Did Obama Finally Accept That He Lost the Obamacare Lawsuit?

Gavel and scales of justice
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After weeks of delay, the Obama Administration finally went ahead and did it.  Early Tuesday night, the Department of Justice filed a notice of appeal in Florida v. HHS, the multi-state lawsuit that has the best chance of striking down Obamacare.  This is a routine filing with the district court, but it is a necessary step in the march to the Supreme Court.

But there’s a small nugget of news buried in the filing for those who have been following the case closely: the filing is two days early! That isn’t much, but it is a conspicuous change of pace for the Obama Administration, which has attempted to delay this litigation at every turn, and with highly questionable legal tactics.  The administration’s goal is to buy time to build up the edifice of Obamacare so that, even if the courts do strike down the individual mandate, the Supremes will allow the rest to stand.  That strategy may now be unraveling.

The administration’s most notable effort to drag out the litigation came earlier this month in a bogus “motion to clarify” Judge Roger Vinson’s decision, which held that the individual mandate was unconstitutional and struck down the whole law.  As Hans von Spakovsky and I explained last Thursday, that strategy backfired spectacularly with a stunning and deserved rebuke from the district court.  As Judge Vinson explained in his order last week, the court expected that DOJ would rush to stay the court’s order and then file an immediate appeal.  But, the Judge wrote, “It was not expected that they would effectively ignore the order and declaratory judgment for two and one-half weeks, continue to implement the Act, and only then file a belated motion to “‘clarify.’”  The Administration, he concluded, was just playing games.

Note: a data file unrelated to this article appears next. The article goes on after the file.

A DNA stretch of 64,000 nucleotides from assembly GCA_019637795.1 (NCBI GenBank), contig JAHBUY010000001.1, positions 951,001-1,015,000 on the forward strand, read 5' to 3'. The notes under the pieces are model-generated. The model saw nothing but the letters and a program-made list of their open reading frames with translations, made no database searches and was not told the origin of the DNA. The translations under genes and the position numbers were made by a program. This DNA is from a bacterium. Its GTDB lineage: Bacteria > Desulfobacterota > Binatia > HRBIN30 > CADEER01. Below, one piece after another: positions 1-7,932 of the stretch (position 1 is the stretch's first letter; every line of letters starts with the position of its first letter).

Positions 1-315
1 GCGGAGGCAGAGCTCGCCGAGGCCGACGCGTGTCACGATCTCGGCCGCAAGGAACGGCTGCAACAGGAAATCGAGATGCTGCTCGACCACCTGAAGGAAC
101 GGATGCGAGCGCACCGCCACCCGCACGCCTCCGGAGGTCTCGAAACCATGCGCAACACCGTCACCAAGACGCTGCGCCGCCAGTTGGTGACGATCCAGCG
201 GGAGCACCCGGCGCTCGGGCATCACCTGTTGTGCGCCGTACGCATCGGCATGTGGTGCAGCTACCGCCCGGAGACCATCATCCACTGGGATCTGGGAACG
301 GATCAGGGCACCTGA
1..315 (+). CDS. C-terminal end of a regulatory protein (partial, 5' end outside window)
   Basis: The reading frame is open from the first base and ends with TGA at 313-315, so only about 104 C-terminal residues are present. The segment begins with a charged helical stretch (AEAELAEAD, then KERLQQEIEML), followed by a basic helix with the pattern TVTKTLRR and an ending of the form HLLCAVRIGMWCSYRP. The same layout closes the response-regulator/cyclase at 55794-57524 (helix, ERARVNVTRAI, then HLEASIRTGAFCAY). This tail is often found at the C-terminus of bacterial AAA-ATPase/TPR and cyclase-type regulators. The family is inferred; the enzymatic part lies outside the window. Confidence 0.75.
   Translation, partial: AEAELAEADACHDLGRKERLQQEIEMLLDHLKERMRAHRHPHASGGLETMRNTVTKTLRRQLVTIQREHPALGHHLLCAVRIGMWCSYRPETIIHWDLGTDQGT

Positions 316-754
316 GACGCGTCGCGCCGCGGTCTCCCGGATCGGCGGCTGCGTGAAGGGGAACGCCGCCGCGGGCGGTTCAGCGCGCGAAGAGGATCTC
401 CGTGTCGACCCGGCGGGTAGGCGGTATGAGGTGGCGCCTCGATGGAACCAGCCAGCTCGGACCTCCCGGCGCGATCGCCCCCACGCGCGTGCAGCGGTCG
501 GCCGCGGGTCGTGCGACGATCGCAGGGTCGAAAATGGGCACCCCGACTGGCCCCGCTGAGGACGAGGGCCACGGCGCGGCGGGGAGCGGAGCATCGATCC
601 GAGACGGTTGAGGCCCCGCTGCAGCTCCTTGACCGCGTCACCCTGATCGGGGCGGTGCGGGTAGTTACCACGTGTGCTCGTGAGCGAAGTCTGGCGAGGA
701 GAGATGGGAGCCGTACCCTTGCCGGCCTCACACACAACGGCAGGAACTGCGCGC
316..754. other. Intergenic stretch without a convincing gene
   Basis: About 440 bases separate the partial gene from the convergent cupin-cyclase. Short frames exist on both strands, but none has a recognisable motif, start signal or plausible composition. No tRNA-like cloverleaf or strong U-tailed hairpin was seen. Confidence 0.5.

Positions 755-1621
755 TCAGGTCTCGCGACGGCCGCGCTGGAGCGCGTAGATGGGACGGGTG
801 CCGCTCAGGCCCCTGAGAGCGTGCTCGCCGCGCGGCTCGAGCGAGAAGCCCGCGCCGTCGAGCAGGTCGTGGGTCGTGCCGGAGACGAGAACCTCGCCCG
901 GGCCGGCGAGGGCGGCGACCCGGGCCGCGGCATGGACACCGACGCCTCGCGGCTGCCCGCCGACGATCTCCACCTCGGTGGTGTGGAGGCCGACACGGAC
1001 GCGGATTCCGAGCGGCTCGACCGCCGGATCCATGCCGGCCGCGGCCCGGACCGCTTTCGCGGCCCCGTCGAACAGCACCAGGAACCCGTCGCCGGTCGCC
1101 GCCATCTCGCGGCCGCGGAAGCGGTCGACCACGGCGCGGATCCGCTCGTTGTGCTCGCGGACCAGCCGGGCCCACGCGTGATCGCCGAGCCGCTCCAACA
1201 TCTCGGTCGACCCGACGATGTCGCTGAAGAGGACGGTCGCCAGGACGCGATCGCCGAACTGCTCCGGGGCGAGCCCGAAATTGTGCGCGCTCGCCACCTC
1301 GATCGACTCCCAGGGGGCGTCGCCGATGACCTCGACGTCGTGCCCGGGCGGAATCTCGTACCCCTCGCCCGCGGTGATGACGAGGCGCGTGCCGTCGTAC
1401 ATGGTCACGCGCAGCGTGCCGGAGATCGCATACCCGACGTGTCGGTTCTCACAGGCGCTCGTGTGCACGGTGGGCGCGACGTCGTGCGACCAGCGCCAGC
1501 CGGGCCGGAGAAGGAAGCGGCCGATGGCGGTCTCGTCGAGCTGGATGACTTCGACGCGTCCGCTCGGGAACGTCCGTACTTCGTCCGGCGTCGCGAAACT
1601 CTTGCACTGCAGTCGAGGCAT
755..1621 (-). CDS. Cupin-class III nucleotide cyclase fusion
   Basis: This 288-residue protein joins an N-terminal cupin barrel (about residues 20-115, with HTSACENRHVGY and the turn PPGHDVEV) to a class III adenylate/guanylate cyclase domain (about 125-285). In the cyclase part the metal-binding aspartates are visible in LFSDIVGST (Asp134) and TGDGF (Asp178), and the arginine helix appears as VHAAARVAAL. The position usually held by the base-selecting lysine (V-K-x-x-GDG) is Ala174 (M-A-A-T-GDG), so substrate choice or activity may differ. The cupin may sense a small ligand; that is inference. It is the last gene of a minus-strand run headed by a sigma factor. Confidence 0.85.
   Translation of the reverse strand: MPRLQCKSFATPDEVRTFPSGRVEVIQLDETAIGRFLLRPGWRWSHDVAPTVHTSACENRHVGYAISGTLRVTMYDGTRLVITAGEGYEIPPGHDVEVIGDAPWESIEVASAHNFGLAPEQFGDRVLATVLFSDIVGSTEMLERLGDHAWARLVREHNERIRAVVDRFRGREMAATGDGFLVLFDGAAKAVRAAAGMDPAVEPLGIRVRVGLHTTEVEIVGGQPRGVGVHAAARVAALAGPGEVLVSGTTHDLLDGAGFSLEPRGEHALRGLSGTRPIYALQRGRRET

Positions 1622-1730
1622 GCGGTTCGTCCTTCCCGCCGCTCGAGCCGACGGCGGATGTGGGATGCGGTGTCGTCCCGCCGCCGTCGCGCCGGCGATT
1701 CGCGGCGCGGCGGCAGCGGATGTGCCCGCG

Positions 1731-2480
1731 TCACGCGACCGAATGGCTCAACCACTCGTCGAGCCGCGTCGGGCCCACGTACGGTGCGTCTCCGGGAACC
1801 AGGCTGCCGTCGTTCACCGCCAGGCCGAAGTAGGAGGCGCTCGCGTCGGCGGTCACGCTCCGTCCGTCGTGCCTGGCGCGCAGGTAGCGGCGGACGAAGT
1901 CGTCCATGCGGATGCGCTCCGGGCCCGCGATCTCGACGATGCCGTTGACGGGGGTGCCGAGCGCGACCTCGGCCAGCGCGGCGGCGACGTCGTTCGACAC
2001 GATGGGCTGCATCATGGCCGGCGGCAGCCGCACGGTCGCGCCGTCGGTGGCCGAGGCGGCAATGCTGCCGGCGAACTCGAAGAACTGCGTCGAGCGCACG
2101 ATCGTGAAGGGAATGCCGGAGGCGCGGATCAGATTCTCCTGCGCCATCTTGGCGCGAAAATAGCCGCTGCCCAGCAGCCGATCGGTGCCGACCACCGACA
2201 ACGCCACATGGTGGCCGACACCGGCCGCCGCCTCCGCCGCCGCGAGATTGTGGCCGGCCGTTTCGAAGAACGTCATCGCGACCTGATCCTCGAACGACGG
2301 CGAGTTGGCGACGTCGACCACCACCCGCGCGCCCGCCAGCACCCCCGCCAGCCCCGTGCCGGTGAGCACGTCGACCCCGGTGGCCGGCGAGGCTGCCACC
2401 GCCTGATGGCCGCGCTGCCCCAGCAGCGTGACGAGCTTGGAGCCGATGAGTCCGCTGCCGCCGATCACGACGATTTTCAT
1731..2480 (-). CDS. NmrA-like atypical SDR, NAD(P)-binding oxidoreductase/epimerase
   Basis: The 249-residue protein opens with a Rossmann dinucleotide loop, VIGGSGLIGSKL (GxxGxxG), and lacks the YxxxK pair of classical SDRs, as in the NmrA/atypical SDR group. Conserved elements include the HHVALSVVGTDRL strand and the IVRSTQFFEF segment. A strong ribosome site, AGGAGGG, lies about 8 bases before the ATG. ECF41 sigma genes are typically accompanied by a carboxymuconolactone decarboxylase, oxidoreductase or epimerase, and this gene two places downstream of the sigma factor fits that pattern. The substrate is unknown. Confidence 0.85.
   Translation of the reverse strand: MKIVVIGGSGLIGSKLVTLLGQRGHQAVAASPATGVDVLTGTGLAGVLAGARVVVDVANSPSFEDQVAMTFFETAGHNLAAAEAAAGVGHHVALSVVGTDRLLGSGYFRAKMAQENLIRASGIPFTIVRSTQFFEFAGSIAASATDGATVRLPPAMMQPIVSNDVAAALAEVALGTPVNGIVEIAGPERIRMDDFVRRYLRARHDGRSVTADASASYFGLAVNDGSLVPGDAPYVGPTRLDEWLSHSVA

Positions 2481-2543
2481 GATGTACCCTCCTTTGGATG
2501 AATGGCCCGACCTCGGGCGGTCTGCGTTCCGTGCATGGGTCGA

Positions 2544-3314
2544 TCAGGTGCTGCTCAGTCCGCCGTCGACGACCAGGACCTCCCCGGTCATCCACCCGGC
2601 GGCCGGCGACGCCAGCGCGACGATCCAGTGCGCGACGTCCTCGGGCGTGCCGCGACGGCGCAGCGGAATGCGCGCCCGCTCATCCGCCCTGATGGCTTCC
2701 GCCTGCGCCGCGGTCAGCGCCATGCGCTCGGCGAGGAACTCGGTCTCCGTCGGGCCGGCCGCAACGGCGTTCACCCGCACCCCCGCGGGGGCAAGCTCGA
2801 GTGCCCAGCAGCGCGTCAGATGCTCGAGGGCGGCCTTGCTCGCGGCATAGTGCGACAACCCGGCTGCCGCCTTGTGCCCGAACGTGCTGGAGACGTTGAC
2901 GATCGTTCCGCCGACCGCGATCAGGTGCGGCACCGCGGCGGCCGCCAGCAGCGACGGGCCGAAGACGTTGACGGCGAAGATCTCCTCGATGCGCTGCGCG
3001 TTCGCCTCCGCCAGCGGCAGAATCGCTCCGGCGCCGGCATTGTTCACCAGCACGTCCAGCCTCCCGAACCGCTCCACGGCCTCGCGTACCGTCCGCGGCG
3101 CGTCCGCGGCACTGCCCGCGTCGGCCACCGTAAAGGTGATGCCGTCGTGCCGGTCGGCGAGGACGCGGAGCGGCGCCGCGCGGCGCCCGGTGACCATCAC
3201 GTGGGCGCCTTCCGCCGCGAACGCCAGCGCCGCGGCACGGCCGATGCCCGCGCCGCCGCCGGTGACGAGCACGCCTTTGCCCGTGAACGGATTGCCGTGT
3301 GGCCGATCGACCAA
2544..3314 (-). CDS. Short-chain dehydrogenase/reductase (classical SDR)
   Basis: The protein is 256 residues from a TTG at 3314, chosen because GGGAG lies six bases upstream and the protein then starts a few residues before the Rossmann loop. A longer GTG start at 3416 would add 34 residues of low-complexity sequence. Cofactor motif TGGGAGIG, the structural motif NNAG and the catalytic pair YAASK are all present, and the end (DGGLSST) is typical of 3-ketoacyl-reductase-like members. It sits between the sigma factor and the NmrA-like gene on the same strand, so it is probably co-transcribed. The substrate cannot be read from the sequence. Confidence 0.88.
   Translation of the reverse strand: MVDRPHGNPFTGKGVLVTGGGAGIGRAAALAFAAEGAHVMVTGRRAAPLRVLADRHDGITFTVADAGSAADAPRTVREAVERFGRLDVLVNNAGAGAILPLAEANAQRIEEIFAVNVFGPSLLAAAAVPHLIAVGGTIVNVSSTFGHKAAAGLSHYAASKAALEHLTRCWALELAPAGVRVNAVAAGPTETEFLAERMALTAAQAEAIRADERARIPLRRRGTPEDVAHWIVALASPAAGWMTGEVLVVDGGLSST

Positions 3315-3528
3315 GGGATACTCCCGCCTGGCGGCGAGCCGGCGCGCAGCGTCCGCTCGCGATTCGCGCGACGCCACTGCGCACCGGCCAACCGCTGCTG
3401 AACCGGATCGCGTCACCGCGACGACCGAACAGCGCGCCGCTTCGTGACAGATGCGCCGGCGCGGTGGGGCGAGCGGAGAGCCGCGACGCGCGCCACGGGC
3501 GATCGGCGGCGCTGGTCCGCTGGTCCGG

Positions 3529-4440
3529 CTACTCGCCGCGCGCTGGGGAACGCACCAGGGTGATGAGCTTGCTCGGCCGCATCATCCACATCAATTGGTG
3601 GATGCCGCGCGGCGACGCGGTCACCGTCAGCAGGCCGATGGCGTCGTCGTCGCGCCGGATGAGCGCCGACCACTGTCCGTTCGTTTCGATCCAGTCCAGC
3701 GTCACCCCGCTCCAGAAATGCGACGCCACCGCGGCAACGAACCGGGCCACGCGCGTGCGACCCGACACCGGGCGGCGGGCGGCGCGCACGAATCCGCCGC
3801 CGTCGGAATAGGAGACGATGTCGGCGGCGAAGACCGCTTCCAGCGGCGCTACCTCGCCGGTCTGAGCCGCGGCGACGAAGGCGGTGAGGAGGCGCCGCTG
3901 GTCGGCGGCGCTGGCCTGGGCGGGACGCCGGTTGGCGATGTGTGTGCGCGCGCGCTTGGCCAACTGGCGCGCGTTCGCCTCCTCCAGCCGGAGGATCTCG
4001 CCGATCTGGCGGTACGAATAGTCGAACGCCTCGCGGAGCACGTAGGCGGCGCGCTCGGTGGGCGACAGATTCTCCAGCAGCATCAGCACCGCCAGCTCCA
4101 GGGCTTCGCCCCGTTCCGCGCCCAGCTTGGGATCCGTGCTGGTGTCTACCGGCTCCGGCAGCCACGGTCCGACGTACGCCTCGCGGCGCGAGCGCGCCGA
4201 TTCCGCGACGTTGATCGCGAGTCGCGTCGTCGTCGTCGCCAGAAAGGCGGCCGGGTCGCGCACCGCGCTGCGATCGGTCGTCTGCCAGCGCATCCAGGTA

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To get things moving, Judge Vinson gave the government an ultimatum: appeal within a week and seek expedited briefing in the appellate courts (either the Eleventh Circuit or the Supreme Court), or the implementation of Obamacare will come to an immediate halt.  Wisely, DOJ took the judge at his word—this time—and filed its notice of appeal.

But will DOJ take the next required step and ask the appeals court for an expedited schedule going forward? Until tonight, it seemed like the government would wait out every deadline to the last possible moment.  Now, however, DOJ may have come to the realization that the courts have seen through its strategy, and further delay will prejudice the next level of judges further.

So here’s to hoping that DOJ has changed its ways.  And even if not, we can thank Judge Vinson for putting the appeals court on notice so that it won’t put up with any attempt to do an end run around the judicial process and, ultimately, the Constitution.

Source material can be found at this site.

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